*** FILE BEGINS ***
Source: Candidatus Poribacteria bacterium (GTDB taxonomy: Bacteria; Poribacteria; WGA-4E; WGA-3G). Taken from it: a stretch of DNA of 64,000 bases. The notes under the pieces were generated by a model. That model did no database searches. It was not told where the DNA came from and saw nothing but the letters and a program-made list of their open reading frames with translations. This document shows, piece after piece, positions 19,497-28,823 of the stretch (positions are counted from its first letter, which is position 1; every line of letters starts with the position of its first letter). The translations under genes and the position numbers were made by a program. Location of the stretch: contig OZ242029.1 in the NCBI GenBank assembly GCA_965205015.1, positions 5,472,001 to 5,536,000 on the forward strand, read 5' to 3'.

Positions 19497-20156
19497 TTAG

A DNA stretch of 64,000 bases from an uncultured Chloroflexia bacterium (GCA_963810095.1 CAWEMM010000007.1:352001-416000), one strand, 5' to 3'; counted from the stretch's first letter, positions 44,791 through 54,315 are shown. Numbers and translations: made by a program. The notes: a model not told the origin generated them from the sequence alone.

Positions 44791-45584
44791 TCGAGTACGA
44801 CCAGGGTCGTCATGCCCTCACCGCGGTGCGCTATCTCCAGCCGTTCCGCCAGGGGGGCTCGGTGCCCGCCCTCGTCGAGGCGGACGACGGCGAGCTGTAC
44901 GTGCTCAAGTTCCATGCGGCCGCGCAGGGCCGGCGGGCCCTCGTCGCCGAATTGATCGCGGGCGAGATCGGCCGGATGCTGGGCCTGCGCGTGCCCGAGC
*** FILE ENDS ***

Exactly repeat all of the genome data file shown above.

Source: Candidatus Poribacteria bacterium (GTDB taxonomy: Bacteria; Poribacteria; WGA-4E; WGA-3G). Taken from it: a stretch of DNA of 64,000 bases. The notes under the pieces were generated by a model. That model did no database searches. It was not told where the DNA came from and saw nothing but the letters and a program-made list of their open reading frames with translations. This document shows, piece after piece, positions 19,497-28,823 of the stretch (positions are counted from its first letter, which is position 1; every line of letters starts with the position of its first letter). The translations under genes and the position numbers were made by a program. Location of the stretch: contig OZ242029.1 in the NCBI GenBank assembly GCA_965205015.1, positions 5,472,001 to 5,536,000 on the forward strand, read 5' to 3'.

Positions 19497-20156
19497 TTAG

A DNA stretch of 64,000 bases from an uncultured Chloroflexia bacterium (GCA_963810095.1 CAWEMM010000007.1:352001-416000), one strand, 5' to 3'; counted from the stretch's first letter, positions 44,791 through 54,315 are shown. Numbers and translations: made by a program. The notes: a model not told the origin generated them from the sequence alone.

Positions 44791-45584
44791 TCGAGTACGA
44801 CCAGGGTCGTCATGCCCTCACCGCGGTGCGCTATCTCCAGCCGTTCCGCCAGGGGGGCTCGGTGCCCGCCCTCGTCGAGGCGGACGACGGCGAGCTGTAC
44901 GTGCTCAAGTTCCATGCGGCCGCGCAGGGCCGGCGGGCCCTCGTCGCCGAATTGATCGCGGGCGAGATCGGCCGGATGCTGGGCCTGCGCGTGCCCGAGC